Keir Starmer: I think it is important to focus on what the difficulties are before coming to whether intercept is the answer. The difficulties that we confront in these cases are as follows. First, what we are looking at is very often an intelligence-based file, and therefore is not a file that has the sort of evidence that you might find in other cases. That brings into sharp focus the issue of admissibility: where has the intelligence come from? Is it a source that can sensibly be put into the public domain, or would that put other sources and individuals at risk? Is it coherent? Often, the intelligence picture may be fragmented because of the nature of intelligence—it may well work for an intelligence purpose, but may not work for building a case. There are also rules about hearsay which apply strictly in the criminal arena but not in the intelligence arena. It is true that hearsay evidence can now be adduced in criminal cases, but there are limits on that—the statutory tests. These are the issues we are predominantly looking at.
Even when there is evidence—something in addition to the intelligence that we can use—the question is then, is there enough to provide that realistic prospect of a conviction? If there is, we would prefer to prosecute, because we strongly believe in the priority of prosecuting, and we have prosecuted a number of cases, as everybody knows.
There is one additional group which warrants some consideration. Of the 12 control orders which are now in place, three are what we call post-acquittal control orders, meaning that we have taken the decision historically that there was enough evidence to bring proceedings, and the judge has very often taken the view that there is enough evidence to leave the case to the jury, but the jury has none the less acquitted; there is then an examination of the file. In these cases, the question is slightly different: there was obviously admissible evidence—that was the base upon which the case was put forward in the first place—so the question is, what is there, post-acquittal, that might cause concern to those who are assessing risk?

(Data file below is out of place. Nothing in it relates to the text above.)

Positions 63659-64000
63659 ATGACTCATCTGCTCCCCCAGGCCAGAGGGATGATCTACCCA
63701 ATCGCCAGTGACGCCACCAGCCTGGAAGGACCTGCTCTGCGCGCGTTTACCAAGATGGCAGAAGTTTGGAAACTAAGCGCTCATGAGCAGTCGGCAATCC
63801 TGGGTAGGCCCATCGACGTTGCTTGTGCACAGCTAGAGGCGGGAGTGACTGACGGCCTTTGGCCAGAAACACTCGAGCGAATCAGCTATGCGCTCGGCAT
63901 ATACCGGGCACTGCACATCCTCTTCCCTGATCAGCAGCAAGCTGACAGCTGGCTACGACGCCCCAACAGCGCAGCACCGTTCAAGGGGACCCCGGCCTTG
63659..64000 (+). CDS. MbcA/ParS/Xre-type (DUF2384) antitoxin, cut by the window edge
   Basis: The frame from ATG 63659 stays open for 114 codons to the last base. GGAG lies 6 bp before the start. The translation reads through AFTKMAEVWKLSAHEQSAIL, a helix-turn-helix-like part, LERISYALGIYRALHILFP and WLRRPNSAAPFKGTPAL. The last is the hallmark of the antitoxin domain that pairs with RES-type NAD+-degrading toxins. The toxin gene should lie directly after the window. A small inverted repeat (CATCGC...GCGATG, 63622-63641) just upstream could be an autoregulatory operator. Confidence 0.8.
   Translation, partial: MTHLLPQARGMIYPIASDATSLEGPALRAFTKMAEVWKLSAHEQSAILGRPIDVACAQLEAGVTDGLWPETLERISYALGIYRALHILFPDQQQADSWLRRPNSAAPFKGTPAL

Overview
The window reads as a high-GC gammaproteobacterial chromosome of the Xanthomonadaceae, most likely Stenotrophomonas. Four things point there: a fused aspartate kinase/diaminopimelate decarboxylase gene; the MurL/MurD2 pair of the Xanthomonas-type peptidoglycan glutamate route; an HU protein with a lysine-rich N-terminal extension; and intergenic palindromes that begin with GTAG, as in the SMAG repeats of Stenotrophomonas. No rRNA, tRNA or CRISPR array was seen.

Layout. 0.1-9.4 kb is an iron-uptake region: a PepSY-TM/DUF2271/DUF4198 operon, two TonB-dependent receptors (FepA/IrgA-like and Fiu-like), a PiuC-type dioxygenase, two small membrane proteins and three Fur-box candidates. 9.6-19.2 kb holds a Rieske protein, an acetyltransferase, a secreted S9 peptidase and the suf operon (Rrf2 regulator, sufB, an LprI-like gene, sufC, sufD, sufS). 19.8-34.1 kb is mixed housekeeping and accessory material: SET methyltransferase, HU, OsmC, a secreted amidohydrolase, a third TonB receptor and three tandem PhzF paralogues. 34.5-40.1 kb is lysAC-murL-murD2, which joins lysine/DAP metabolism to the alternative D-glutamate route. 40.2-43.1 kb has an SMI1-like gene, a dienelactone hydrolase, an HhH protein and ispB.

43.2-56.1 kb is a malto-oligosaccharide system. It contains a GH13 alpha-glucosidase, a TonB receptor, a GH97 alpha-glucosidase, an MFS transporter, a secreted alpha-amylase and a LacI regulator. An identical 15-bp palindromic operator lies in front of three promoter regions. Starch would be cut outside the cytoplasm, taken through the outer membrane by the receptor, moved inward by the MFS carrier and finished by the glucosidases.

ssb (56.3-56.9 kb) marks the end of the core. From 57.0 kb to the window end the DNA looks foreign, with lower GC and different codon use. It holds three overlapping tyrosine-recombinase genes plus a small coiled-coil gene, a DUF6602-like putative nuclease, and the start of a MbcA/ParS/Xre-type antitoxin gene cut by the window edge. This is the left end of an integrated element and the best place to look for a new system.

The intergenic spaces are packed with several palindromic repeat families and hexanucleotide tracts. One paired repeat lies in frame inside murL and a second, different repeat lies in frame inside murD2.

Returning to your question—how do we plug those gaps?—some of them are difficult to plug, because if you are dealing with intelligence, you are dealing with intelligence. As far as intercept is concerned, my own position is that, in principle, I am in favour of intercept evidence being admissible in evidence, subject to two caveats. The first is that there must be a fair trial, and therefore the disclosure issues raised by intercept evidence have to be fully thought through—and they are not straightforward, as everybody appreciates. Secondly, there should be a caveat that the use in any given set of circumstances or set of cases should not significantly impact on the ability of the security and intelligence services to do their job. But, in principle, I am in favour.
There is a difficulty in assessing whether or not intercept would have made the difference in historical cases, because, when historical cases were prepared, intercept evidence was not admissible, and therefore it was never part of the thinking for an operation that you would be obtaining admissible intercept evidence. To look at cases now and say, “Would it have made a difference?” is an exercise, but in my view a pretty limited exercise.